The MeInWe project consists of six work packages and an Ethical Laboratory:
Work package 1: The person in flesh and blood
This work package is an ethnographic exploration of the daily practices of personalized medicine across laboratory, clinic, and patient lives within the fields of oncology, cardiology, diabetes & clinical genetics, transplantation medicine, and psychiatry. Following the everyday lives and the work of different stakeholders, this work package traces how personalized medicine is done on the ground, how it consolidates in the Danish health care system and welfare state more broadly, and what practical ethical dilemmas and obstacles arrive with the introduction of a new medical paradigm of ‘personalization’. Central to this investigation are the various actors’ experiences, expectations, hopes, and concerns in relation to personalized medicine.
Key investigators are: Mie Seest Dam, Ivana Bogicevic, Line Hillersdal (oncology), Iben Mundbjerg Gjødsbøl (cardiology), Laura Emdal Navne (diabetes & clinical genetics), Anja Bornø Jensen (transplantation medicine) and Stinne Høgh (psychiatry).
Work package 2: The person as a principle of law
This work package explores the dominant legal and ethical principles surrounding the introduction of personalized medicine. It examines how strategies of personalizing diagnosis, treatment and prevention in Danish health reconfigure boundaries between public, private, national and international research as well as between research and treatment. Drawing on theories of human rights and privacy, the research explores the interplay between the collective’s right to the highest attainable standard of health and the individual patient’s rights. How does the state ensure a regulatory environment that encourages innovation, while respecting patients? The project is centred in law and ethics, and further informed by multidisciplinary perspectives, as well as data generated by the project.
Key investigator is Katharina Ó Cathaoir
Work package 3: The person as data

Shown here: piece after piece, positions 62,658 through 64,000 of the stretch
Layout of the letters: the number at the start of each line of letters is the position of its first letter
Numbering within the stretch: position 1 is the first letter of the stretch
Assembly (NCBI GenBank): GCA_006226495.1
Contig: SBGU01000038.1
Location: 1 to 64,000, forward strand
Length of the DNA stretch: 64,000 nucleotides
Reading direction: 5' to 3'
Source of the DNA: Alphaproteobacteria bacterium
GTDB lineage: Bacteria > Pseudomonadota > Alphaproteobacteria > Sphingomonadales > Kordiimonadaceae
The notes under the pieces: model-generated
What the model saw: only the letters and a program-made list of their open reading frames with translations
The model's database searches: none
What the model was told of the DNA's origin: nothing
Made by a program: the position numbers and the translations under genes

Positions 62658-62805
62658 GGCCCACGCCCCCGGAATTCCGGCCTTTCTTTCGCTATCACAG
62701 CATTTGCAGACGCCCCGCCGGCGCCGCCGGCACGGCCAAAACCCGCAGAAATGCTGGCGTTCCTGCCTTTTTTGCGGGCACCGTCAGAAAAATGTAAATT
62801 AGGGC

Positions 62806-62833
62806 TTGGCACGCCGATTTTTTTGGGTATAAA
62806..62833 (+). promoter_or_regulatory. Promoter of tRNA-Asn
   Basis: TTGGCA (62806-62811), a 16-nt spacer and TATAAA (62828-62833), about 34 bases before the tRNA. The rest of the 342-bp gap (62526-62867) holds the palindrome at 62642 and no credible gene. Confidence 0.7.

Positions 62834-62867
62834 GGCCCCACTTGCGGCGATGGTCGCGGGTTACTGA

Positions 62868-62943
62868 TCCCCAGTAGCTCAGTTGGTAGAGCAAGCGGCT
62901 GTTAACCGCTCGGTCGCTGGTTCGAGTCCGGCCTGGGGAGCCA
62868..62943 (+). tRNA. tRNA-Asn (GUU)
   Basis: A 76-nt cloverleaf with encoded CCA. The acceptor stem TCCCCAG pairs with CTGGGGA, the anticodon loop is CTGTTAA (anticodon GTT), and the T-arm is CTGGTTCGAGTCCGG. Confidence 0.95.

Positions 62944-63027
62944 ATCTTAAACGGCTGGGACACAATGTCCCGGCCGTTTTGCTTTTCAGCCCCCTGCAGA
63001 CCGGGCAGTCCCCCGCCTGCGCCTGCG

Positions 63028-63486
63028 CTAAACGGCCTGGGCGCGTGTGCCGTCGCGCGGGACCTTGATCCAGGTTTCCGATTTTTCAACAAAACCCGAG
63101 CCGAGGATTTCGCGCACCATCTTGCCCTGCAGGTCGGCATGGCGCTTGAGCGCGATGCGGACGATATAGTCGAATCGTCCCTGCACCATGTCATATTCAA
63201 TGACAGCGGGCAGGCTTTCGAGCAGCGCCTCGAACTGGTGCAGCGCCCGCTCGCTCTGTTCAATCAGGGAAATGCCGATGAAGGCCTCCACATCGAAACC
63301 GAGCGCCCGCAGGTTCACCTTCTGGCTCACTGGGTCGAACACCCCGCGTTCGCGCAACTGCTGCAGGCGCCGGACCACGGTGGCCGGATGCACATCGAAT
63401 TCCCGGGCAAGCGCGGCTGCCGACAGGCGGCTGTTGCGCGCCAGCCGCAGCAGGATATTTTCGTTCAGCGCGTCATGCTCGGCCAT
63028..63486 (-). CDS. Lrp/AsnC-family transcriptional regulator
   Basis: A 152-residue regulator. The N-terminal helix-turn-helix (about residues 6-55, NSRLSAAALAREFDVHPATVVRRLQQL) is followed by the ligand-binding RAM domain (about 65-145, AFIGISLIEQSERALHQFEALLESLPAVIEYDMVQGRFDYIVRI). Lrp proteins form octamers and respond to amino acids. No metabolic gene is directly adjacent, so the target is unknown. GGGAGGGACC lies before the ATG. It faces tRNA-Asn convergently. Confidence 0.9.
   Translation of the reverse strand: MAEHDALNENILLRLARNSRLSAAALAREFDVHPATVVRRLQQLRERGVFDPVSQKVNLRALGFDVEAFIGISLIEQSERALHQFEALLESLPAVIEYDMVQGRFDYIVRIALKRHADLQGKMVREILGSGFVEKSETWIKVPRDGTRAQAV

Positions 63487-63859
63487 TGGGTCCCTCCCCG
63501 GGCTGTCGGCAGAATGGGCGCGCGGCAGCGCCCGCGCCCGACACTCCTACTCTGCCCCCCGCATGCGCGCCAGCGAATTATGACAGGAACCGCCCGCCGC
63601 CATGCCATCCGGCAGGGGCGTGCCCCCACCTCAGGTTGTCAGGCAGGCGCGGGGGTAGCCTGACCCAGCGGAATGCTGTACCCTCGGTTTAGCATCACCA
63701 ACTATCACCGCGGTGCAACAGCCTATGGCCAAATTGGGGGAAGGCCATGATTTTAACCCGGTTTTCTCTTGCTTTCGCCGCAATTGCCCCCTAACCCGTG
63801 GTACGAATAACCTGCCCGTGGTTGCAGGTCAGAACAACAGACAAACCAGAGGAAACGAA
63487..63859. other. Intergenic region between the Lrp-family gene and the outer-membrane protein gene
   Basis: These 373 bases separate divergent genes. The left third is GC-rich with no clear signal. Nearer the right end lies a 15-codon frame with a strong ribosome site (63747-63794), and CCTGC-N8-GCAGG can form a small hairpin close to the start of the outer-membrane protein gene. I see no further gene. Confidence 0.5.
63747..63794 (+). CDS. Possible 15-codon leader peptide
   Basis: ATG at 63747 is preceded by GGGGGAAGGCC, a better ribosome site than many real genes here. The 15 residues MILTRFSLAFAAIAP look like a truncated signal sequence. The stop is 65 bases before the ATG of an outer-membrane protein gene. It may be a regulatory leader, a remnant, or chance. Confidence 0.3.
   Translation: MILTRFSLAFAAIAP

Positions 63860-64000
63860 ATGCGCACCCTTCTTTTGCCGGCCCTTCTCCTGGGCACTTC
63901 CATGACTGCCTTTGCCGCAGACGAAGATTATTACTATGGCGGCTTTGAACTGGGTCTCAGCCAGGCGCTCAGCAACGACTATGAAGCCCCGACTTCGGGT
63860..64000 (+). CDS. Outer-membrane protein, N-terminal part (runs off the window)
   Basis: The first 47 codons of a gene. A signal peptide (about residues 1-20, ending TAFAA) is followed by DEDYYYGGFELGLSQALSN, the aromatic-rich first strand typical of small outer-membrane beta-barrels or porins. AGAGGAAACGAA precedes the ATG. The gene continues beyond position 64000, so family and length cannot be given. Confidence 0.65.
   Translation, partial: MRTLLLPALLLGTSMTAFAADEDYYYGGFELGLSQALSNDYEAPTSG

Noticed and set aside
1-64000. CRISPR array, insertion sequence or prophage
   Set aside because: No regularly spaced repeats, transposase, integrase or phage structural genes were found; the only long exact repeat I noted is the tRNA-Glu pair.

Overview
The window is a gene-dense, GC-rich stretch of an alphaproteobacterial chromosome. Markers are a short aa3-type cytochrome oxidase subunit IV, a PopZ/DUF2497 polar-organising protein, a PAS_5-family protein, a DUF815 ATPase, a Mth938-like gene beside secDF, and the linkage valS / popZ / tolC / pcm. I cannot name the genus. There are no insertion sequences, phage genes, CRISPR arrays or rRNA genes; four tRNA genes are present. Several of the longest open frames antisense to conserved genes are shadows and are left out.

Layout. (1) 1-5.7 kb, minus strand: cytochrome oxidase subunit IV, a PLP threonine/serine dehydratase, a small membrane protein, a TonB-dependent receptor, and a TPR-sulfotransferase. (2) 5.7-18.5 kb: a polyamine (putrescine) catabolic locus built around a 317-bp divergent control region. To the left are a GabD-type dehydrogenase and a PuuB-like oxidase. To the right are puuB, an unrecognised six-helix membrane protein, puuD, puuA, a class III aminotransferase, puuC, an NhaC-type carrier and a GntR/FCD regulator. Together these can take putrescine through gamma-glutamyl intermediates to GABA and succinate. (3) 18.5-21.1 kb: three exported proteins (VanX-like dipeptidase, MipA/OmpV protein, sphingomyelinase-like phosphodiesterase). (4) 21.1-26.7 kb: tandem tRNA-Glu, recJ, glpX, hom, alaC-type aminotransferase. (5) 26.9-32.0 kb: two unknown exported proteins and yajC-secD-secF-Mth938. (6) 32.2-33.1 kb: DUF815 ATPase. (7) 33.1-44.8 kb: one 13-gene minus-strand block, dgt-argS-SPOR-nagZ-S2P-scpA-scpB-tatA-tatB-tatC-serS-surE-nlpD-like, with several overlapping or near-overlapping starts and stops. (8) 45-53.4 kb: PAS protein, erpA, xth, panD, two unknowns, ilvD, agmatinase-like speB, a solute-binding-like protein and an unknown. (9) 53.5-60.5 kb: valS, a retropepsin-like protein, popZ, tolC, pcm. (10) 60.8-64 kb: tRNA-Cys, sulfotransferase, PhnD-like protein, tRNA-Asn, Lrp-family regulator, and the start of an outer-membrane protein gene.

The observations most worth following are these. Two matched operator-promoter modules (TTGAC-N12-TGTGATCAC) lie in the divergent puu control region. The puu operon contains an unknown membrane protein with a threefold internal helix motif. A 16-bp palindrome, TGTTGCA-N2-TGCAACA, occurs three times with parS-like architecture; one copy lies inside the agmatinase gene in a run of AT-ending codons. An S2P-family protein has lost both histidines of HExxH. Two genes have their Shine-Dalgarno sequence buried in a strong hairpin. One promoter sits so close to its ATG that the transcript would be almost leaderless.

This work package is a philosophy of science investigation of how data populations are being established and become the ground from which health-related knowledge about the person is created. Proponents of personalized medicine emphasize the need for finer-grained disease classifications and more individualized strategies for disease treatment and prevention. By following developments towards these aims, this work package examines how data-intensive bioinformatics modelling shapes understandings of disease and health. Special attention will be given to the prospects and challenges associated with diagnostics and prognostics based on the integration of multi-omics with health data.
Key investigator is Sara Green
Work package 4: The person as public
This work package is a study of people’s attitudes, trust in, and knowledge about personalized medicine. The work package investigates how the various publics in the welfare state view data collection, data sharing, and commercialization of data as a prerequisite for personalized medicine.
Key investigator: Lea Larsen Skovgaard
Work package 5: The person as politics
This work package is a political science investigation of the politics of personalized medicine in Denmark. Drawing on sciences and technology studies and practice theory, it investigates how the political and organizational agendas related to personalized medicine are formed and come to shape the use of genomic technologies in Danish health care. In addition, the research explores how clinical science and social science travel into these political arenas, undergo various forms of translations and become politically metabolized in public health care. By investigating these processes, the aim is to understand the coming into being of organizational and political frameworks shaping our understanding of "the personal" and “the collective” in personalized medicine.
Key investigator: Lotte Groth Jensen
Work package 6: The person as globalized flows
This work package is an ethnographic study of the flows of data inherent to personalized medicine. Contemporary personalized medicine builds on a growing data ecosystem and a wide range of actors around the globe involved in producing, maintaining and using data. Following the ways data travels from one actor to another, this work package traces how data is made valuable and fit for travel within personalized medicine endeavours. Of particular interest to this investigation is the role of Danish institutions within these globalized flows, exploring what these data exchanges and trades mean for the Danish ‘data culture’, and vice versa.
Key investigator: Clémence Pinel
The Ethical Laboratory
This work package creates an ethical laboratory for searching out ways of integrating personalized medicine into the Danish welfare state in an ethically and a socially responsible way. This ethical laboratory is being set up and inhabited by both MeInWe researchers and practitioners from the fields of personalized medicine as part of the MeInWe project. The fundamental idea of the ethical laboratory is mapping the ethical terrain by exploring conceptual, empirical and normative questions in personalized medicine and through dialogue with stakeholders to investigate boundaries of the self, the human being, the person, the collective and the intersubjective. The ethical laboratory is to be understood within the framework of transparency, solidarity and responsibility.
Key investigator and coordinator of the Ethical Laboratory: Associate Professor Jeanette Knox